Campus talks detail Public Service Loan Forgiveness program
For many, the Public Service Loan Forgiveness program represents a tantalizing prospect. If you are in the right job with the right loans and the right repayment plan, your student loan balance can be forgiven after 120 payments.
During the “Student Loans and Public Service Loan Forgiveness” talks coming to each University of Colorado campus as part of Flash Forward: A CU Financial Event, from Feb. 27 to March 10, faculty and staff will have the opportunity to learn more.
Becky Thelen, a housing and financial counselor with Boulder County Housing and Human Services, will present the hourlong talk, which details the federal loan forgiveness program along with topics like repayment options and remedies for default.
“There’s a lot of free help out there that people aren’t aware of. It can be very beneficial to get out of debt, to improve credit and to buy homes,” said Thelen, who will provide details on resources available statewide.
The federal loan forgiveness program started in October 2007. It is open to employees of government organizations at any level – federal, state, local or tribal – and 501c3 nonprofit organizations. That represents a wide swath of the workforce – from teachers to policemen and beyond.
The first wave of public employees prepared to see their loans forgiven will begin in October 2017. At that time, borrowers will be able to fill out an application for loan forgiveness. In most cases, any forgiven loans are considered taxable income by the IRS. This is not the case with Public Service Loan Forgiveness.
“That’s a big bonus,” Thelen said. “Public Service Loan Forgiveness is an incentive for borrowers to either go into public service work or stay employed in public service work, even though their salaries might be lower.”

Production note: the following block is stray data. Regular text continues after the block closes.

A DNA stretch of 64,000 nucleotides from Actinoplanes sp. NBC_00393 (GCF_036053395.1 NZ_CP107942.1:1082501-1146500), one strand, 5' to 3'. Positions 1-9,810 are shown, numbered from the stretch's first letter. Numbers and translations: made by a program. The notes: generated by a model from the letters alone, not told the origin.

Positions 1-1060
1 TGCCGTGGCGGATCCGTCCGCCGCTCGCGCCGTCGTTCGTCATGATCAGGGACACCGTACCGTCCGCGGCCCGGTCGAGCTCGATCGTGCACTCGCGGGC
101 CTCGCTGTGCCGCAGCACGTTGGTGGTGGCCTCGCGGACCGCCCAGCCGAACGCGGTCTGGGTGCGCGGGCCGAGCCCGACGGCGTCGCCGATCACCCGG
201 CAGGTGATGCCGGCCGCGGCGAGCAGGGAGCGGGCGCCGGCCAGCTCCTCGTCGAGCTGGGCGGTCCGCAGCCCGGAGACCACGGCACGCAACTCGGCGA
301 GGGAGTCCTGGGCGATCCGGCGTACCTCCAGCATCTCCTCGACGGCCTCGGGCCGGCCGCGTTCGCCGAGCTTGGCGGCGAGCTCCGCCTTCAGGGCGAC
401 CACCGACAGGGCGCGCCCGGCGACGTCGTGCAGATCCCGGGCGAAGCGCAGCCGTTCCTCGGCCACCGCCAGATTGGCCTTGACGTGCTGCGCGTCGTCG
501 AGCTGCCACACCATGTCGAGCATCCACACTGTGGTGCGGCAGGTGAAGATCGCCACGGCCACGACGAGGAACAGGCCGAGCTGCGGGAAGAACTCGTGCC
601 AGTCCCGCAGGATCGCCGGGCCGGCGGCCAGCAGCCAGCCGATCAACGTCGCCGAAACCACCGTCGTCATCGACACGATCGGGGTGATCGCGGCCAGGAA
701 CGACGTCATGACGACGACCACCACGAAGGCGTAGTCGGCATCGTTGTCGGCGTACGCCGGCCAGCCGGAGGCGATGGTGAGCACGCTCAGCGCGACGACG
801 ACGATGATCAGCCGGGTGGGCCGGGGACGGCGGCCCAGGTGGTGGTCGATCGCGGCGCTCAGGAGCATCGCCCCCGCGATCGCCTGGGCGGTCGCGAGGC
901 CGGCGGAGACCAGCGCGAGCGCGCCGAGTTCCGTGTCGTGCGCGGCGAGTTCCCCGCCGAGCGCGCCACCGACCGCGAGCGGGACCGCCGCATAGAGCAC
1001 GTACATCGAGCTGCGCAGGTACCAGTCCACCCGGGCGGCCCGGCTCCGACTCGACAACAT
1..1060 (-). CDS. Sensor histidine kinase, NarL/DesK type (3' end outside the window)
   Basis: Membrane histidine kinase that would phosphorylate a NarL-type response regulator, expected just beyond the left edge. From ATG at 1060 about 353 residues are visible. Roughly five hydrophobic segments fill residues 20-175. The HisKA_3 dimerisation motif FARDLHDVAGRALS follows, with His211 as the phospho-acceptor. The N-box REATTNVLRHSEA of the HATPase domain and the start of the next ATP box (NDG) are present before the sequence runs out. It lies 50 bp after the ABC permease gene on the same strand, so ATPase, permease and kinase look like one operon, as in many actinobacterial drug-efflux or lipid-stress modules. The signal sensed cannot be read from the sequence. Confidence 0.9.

For those just starting their public service careers, Thelen recommends taking the time to ensure they have direct loans and set up a qualifying payment program.
“I will say 50 percent of the people we meet with do have things lined up correctly and the other 50 percent don’t,” Thelen said. “What that means is that any payments they’ve made in the past don’t count toward (the program).”
As a HUD-approved housing counseling agency, Boulder County Housing and Human Services began to focus on student loan counseling in the waning days of the foreclosure crisis, as it became increasingly apparent that heavy student loan debt was hampering people’s ability to get mortgages and other loans.
People are often surprised to find out how student loans calculate into mortgage qualifications, Thelen said. Mortgage lenders typically use 1 percent of the student loan balances or the actual payment – whichever is greater.
Thelen recently met with someone with $150,000 in student loans who was looking to buy a home. She had a payment that was affordable, about $250 a month. However, lenders would calculate 1 percent of that loan, $1,500, into her mortgage qualification.
“In her case, she wouldn’t qualify for a mortgage because of this. She was pretty devastated,” Thelen said. “People are being taken by surprise by that one.”
Register for this and other talks at Flash Forward: A CU Financial Event.